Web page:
Okay. So that was a disaster.
Three weeks of isolation and high hopes for writing Book 2 rapidly declined into weeping on the couch while watching Olympic figure skating, with crumbs of popcorn and pita chips ground into my big ugly sweater I hadn’t washed in ages.
In short: I gave up.
My back-up plan was to go into Wolfville, as I explained in my last blog, hoping to write in a beautiful public place instead of cottage isolation, but Mother Nature had other plans. It snowed every darn day, and since the drive between the cottage and town was a half hour on the highway, I chose safety over glory. (Although, the Canadian Olympic Team provided some excellent vicarious glory!)
So what then?
Well, that’s when the Universe stepped in. As soon as I got back to the city, I got a letter in the mail that one could liken to a gift from the god of your choice. I got a big grant from Arts Nova Scotia to write Book 2 of The Stowaways! (So no excuses now. I have a DEADLINE.)
But could I muster a smile? Barely. So the universe said. Okay, that’s not enough of a sign for you? How about this? And then I got news regarding a lovely recognition that I can’t tell you about because it’s top secret til April 3rd.
And could I smile then? Almost.
So the Universe said, okay, money and recognition aren’t enough to wrench you out of depression, so here’s what I’m gonna do: You’re going to spend an hour and half at your old elementary school with thirty-five grade 3/4 students. They’re going to remind you of who you are.
And that seemed to work much better.
Yup! I did my first reading today at the Halifax Independent School, the school I went to as a child. It felt like a safe place to begin, where I knew at least they would want to meet an alumna who had become a published author, even if they knew nothing of my book. It was meaningful, returning there with a proud offering in my hand, a book that was inspired in part by my time there thirty years ago.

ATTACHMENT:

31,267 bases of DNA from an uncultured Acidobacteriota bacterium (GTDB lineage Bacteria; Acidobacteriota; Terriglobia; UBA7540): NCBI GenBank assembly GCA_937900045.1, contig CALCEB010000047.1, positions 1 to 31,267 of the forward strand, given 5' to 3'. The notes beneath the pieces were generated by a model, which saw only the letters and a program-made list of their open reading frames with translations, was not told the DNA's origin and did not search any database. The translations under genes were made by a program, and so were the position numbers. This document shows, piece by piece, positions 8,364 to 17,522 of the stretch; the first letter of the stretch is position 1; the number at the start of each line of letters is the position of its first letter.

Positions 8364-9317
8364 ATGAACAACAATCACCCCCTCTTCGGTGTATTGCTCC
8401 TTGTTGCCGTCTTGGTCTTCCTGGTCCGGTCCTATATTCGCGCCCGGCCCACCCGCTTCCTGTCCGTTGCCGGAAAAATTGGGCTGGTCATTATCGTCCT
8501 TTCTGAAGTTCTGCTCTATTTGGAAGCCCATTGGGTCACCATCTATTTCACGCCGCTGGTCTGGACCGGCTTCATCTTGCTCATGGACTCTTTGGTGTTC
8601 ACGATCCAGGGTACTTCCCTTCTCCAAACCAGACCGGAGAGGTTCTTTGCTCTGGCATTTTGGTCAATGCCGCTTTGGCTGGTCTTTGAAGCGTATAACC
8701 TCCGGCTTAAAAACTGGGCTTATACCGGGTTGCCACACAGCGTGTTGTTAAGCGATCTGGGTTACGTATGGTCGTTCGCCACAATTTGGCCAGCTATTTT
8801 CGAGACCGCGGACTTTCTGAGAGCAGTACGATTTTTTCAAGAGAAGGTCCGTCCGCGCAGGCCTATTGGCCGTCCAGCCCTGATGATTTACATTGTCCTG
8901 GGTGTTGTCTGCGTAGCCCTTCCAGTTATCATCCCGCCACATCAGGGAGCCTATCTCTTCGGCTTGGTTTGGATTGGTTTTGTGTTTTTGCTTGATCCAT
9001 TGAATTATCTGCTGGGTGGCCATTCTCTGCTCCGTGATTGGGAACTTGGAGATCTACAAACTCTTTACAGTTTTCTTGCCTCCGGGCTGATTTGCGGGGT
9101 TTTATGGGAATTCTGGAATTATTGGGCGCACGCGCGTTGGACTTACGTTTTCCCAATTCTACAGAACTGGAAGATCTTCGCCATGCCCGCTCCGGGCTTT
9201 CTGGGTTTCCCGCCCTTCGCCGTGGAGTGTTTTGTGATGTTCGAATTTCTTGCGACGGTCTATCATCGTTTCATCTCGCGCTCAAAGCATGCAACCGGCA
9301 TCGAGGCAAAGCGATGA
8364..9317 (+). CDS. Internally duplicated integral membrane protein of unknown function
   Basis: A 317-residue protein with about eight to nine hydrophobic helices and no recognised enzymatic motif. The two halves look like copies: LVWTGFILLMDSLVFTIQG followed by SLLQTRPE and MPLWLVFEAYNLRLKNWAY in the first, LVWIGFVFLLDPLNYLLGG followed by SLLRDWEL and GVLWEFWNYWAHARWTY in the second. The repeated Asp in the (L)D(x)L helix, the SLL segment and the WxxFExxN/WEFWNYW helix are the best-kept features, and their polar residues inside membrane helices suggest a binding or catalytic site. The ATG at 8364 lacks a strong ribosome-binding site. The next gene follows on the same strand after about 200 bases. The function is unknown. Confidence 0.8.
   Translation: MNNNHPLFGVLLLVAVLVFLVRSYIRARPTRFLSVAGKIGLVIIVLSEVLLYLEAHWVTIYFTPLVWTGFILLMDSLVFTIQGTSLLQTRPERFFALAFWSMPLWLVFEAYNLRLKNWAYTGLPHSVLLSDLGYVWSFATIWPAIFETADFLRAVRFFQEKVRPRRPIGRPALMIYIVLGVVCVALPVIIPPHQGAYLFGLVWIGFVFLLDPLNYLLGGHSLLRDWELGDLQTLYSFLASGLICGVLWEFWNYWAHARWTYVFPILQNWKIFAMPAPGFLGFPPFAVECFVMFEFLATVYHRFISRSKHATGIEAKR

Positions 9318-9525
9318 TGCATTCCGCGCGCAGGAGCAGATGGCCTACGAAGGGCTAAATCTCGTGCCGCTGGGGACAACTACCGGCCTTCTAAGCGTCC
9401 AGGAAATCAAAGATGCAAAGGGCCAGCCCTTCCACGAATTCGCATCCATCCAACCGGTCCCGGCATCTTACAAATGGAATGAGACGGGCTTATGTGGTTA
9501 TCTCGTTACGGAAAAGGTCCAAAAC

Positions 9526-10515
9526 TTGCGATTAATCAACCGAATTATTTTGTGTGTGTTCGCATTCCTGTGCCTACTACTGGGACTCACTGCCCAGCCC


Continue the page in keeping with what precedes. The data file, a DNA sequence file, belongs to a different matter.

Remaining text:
When preparing for the reading last night, I remembered that I still had a lot of the illustrated books I’d made at that school as a child, so I fished them out from my parent’s storage room and brought them with me on my visit. I was so glad I did! The students loved these early stories as much as The Stowaways, I think because it showed them the possibility of becoming an author themselves. After all, I was once a student there, making up silly stories, too. One kid yelled “I feel inspired!” And another yelled out an entire story and then drew out all the pictures for it in ten minutes flat! (If only I could write that easily, now!)
Here’s a page from one of my early books, The Big Fat Worm, which I painted when I was 10:
The students loved laughing like the worm. (heh heh heh!)
Reading through my early books and visiting my elementary school was the boost that I needed. I didn’t need to write in isolation. Distraction wasn’t my problem – it was lack of belief in myself. I needed to be surrounded by the rawness of youth. And now I remember, I was meant to tell stories — that’s how I spent every waking minute of my childhood — on my bedroom floor, with blank paper, scissors, coloured pencils and my imagination.